With her latest EP ‘If Orange Was a Place,’ Tems proves that she’s worth the hype, offering up a unique blend of voice driven storytelling that challenges and stuns and ultimately delights.
Stream: ‘If Orange Was a Place’ – Tems
Backstage at the U.S. tour of Nigerian singer, songwriter, and producer Tems, she and some of music’s heavy hitters mingle — artists like Wizkid, Chance the Rapper, and Jorja Smith. Video surfaces of the young musician shaking hands with Oscar winner David Kaluuya. Damson Idris is also in the mix. After an explosive year in which the 26 year old Tems, born Temilade Openiyi, burst onto the global stage with her unique blend of soulful alté and R&B, she has gone from emerging talent to bonafide superstar, receiving co-signs from stars across oceans, from Drake to Rihanna to Adele. With her latest EP, If Orange Was a Place, the young singer proves that she’s worth the hype, offering up a unique blend of voice driven storytelling that challenges, stuns, and ultimately delights.
On first listen, If Orange Is a Place is razor-sharp and meticulous, focused on its project. The EP opens with “Crazy Tings.” “All you do is lie, lie, lie,” Tems sings after a smooth electric guitar intro. The bass is heavy. It cocoons Tems’ beautifully dark voice in an unexpected warmth. There’s nothing superfluous about the three-minute song or the EP in general; each song begins and ends at just the most logical moments.
An 18-minute quick listen, If Orange Was A Place is tight and succinct, like a burst of color that materializes and then quickly dissolves.
On subsequent listens, however, the EP sounds looser, and the listener can hear the improvisational style beneath the polish. On the Brent Faiyaz-assisted “Found,” Tems zig zags between the heavy and the light. Faiyaz adds a familiar R&B cadence that works well because it contrasts with Tems’ floating style. Tems’ spontaneous style is evident throughout the EP; on the bookending songs “Avoid Things” and “Vibe Out” she flows from verse to chorus with little transitional markers.
“Oh my voice is a mystery,” Tems sings on “Replay” which arrives exactly in the middle of the EP. In “Replay,” Tems addresses some of the real-life experiences that have shaped her, including the initial pushback she received at the beginning of her career because of her unique singing style. She also touches on the two days she spent in a Ugandan prison for allegedly violating Covid protocols during a performance there. Tems is open and honest, and there is a certain defiant vulnerability in her work. She is riding “the wave of my history,” she sings, and to the doubters, “I’ma shut ’em all down one of these days.”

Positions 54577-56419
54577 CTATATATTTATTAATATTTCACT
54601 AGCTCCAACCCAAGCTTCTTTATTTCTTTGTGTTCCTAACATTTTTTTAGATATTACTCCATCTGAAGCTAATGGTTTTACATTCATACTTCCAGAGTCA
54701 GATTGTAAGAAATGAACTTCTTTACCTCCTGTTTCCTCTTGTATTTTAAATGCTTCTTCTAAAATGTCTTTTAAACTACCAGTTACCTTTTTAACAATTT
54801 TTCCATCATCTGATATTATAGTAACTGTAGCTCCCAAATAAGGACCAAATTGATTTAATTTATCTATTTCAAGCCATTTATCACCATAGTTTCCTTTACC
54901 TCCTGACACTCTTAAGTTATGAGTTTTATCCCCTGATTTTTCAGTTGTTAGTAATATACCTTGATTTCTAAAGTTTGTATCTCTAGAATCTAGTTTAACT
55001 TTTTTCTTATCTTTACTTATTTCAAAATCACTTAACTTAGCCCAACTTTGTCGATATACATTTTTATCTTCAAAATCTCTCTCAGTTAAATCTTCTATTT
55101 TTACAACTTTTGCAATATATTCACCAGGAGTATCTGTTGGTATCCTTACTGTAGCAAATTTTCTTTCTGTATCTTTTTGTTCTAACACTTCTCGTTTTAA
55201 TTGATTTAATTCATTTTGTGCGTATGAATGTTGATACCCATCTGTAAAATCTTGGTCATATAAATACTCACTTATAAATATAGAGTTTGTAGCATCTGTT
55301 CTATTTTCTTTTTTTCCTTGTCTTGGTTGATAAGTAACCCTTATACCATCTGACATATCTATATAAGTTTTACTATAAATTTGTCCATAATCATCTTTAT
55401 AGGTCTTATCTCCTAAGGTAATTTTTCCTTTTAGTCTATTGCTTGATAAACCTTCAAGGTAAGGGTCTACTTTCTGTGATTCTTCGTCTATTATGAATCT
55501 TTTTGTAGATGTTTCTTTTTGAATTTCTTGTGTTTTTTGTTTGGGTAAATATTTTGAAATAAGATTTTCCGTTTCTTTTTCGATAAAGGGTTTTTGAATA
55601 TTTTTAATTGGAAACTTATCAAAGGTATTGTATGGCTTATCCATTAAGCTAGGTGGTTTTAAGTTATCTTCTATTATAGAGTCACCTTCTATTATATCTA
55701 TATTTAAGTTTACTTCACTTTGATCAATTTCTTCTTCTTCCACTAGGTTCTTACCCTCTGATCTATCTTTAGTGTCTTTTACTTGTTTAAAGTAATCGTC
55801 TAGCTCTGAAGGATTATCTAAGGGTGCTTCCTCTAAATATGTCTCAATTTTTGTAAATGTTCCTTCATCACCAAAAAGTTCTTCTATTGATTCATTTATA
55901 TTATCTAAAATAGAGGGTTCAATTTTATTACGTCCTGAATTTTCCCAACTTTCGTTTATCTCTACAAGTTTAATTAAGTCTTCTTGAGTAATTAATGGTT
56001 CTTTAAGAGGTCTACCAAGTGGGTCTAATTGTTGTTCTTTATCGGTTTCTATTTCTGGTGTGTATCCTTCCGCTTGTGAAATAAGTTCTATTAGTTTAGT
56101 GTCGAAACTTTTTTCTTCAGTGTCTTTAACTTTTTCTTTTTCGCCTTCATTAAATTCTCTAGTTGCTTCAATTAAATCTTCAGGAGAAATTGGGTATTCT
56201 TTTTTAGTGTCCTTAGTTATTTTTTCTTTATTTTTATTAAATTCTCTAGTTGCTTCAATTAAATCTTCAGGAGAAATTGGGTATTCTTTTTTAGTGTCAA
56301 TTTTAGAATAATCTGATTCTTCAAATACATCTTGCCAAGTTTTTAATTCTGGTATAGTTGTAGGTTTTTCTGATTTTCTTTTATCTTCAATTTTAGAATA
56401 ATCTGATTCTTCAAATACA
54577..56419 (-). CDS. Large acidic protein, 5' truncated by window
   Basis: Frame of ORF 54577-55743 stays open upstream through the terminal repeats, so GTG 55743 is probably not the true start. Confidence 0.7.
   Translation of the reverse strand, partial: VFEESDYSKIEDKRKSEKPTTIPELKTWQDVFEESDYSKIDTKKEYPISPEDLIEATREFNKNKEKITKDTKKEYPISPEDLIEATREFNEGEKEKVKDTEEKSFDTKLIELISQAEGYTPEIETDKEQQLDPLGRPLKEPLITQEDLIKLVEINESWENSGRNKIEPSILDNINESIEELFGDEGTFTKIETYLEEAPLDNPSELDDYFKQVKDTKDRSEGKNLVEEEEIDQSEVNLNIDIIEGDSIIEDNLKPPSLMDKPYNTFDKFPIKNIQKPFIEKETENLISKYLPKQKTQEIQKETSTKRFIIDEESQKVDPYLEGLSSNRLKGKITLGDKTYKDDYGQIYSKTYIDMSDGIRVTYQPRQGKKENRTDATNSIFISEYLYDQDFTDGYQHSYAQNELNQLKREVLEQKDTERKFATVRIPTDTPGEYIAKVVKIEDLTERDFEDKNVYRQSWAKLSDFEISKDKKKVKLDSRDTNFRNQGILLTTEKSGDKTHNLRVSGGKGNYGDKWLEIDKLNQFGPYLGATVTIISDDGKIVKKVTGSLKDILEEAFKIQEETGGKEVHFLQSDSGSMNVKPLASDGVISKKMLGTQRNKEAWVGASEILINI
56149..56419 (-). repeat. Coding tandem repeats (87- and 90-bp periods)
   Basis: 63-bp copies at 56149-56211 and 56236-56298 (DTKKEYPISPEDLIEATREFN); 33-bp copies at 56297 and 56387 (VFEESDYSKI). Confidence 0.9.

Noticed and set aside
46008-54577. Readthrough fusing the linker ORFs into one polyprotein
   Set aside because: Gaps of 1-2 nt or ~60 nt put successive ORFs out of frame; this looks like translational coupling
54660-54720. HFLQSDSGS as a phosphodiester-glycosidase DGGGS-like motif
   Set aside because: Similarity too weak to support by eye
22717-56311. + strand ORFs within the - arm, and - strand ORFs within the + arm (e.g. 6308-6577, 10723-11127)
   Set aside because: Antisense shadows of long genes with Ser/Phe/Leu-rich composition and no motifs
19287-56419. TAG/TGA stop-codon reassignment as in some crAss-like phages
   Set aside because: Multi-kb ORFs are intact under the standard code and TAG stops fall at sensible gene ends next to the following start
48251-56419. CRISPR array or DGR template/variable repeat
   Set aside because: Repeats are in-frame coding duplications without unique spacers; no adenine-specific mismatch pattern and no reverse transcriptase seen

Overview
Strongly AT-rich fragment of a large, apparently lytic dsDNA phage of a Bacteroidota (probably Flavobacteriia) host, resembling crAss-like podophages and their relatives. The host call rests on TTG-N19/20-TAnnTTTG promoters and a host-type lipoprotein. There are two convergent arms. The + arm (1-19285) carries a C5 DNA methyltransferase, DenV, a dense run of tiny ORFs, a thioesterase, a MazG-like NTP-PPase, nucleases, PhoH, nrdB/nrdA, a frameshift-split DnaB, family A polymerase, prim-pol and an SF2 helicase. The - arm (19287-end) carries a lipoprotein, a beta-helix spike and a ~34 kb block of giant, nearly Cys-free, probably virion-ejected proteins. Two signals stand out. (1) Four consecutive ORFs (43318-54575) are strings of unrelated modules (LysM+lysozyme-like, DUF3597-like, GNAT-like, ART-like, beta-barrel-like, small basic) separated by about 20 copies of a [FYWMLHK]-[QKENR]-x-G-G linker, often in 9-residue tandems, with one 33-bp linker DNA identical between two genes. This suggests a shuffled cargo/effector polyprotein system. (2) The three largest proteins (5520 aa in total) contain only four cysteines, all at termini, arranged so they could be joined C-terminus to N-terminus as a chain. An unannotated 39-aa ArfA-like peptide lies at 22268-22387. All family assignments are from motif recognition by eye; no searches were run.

Tems’ meteoric rise from young unknown to the girl of the moment has been years in the making. In an interview with UK’s The Face, Tems recalls joining the school choir at 17 where she worked with the music teacher to hone her voice. “I started training with the music teacher because I thought my voice was too heavy for a girl,” Tems told the magazine. Tems’ singing voice is imbued such a of raw emotion and dizzying depth that she once turned to YouTube to learn how to produce her own music because she couldn’t find producers who would nurture her signature sound. So much of what she knows, she taught herself, learned through dogged single-mindedness.
Tems is clear-eyed in a way that makes her wise and grounded. Thus, it comes as no surprise that she foresaw her own success. “Once I say something is happening, it just happens,” Tems told Rolling Stone in a recent interview. And things are certainly happening for Tems. Her smash hit “Essence” with Afrobeats giant Wizkid was recently certified platinum. She just completed her first headlining tour across the U.S. On September 29, Tems performed on Jimmy Kimmel Live! And earlier this year, she signed with Since ‘93/RCA Records.
Asked what her future plans are, Tems tells Rolling Stone, “Honestly, I can’t say that I have a specific thing that I want to do, because it’s just so many.”
With such clear ambition, Tems is the one to watch.
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📸 © Roderick Ejuetami
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